I went to a talk on empathy a few days ago. It was about the determinants of empathy and the things that result in it’s erosion or loss. It began with an image of a Cold Water Immersion experiment at Dachau and I should have realised, at that point, that my expectations of an uplifting ‘empathy will change the world session’ were wildly off key.
So I learnt a lot about how empathy is made up of cognitive and affective elements, and the groups of people who, scientifically, lack empathy. About how your early experiences, unsurprisingly, impact your ability to relate. About how hormones, genes and situation are just some of the things that inform where you sit on the empathy spectrum, and about how experiencing empathy is neurologically mapped and far less consistent than I imagined.
Any questions that I might have had about a lack of empathy were answered; those around why it’s so important and how we nurture empathy were not. And, whilst the association between a lack of empathy and cruelty were clear; I’m not quite sure that we arrived at a good understanding of exactly why empathy is so positive. This was probably outside the scope of the talk but it has got me thinking about why I jump at the word empathy, why I seize and cling onto it, and why it has felt, in the past few months, increasingly significant.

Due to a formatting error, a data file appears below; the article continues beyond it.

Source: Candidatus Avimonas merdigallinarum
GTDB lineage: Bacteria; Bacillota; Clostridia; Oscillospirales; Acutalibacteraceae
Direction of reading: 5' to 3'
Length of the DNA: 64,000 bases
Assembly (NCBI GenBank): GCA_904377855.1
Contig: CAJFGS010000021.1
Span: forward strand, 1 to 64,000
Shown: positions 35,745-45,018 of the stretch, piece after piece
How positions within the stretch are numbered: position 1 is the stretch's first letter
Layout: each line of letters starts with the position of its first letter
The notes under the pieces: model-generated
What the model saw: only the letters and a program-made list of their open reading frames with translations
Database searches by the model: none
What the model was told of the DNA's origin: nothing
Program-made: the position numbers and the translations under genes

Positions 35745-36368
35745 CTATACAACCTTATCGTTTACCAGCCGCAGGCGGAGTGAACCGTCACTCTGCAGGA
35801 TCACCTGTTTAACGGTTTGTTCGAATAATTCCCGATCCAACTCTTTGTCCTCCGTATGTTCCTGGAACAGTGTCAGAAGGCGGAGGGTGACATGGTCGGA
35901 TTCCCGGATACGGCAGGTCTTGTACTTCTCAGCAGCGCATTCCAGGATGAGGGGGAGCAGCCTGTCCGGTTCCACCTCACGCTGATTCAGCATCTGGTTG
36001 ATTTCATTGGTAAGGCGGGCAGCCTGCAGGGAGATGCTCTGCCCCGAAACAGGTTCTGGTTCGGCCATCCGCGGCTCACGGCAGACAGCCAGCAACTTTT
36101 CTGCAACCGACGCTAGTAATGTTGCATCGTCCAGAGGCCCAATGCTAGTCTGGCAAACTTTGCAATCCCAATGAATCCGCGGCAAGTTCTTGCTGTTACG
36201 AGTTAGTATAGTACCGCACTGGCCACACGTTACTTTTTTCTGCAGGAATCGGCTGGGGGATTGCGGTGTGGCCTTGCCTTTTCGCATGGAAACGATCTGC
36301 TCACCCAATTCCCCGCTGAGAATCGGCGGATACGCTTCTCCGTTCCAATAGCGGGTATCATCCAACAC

After the presentation, a member of the audience asked whether, as a society, we implicitly value a lack of empathy. Whether the qualities of ruthlessness and decisiveness so often seen in positions of power are rewarded more than the softer qualities of empathy.
The question surprised me, although it shouldn’t have. In my little corner of the world, empathy is celebrated. Loudly. It is neither woolly nor weak but is, instead, intrinsic to how we build strong relationships and how, as individuals and then as a society, we grow. It is challenging because it forces us to question our behaviour; and the flexibility it promises derives, not from indecision or fickleness, but an ability to move position and perspective. It matters to me because it has been so important in bridging the gap between myself and the world, and because it offers a way, I think, towards acceptance and out of loneliness that has the potential to change lives.
And so I have been trying to work out how to hold onto my conviction in the value empathy and also the idea that there are times where empathy can’t be the focus – and how, should this be the case, we navigate this precarious line. To see how empathy works on a macro, as well as a micro scale; or whether the personal nature of the feeling makes it impossible to translate. Whether an empathetic movement must, therefore, work like a ripple – or whether there are things that, on a larger scale, we are able to do? I kind of think there are – in terms of education and reducing barriers and sharing experience – but I wonder if this will reach far enough?